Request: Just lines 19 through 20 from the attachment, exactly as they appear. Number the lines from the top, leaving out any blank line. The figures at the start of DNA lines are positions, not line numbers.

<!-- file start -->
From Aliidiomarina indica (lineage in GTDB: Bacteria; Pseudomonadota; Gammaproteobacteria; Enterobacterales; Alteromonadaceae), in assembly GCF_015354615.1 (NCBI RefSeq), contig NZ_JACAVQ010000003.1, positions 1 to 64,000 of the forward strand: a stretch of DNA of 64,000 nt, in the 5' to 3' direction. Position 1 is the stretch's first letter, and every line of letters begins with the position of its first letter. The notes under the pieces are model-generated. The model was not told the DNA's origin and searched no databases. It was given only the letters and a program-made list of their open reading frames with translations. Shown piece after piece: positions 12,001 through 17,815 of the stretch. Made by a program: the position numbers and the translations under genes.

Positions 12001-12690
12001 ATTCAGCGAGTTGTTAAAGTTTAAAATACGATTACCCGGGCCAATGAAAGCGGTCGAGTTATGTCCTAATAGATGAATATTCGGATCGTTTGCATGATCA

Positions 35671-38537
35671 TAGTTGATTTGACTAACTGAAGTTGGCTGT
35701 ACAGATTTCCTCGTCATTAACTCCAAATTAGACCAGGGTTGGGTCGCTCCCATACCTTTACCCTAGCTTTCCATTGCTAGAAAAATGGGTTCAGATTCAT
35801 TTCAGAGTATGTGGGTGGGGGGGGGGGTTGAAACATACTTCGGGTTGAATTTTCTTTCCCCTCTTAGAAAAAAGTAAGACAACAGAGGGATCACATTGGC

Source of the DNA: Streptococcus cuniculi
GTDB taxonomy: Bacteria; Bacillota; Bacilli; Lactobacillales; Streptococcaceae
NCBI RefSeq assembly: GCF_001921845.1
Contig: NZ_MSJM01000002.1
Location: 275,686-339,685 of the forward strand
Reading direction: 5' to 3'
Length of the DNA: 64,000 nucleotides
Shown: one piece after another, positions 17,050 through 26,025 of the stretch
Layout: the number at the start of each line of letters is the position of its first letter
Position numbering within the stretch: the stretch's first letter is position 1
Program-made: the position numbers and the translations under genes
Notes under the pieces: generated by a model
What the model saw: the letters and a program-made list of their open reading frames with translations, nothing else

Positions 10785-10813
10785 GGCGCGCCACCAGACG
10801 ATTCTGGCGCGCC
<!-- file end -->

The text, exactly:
Notes under the pieces: generated by a model
What the model saw: the letters and a program-made list of their open reading frames with translations, nothing else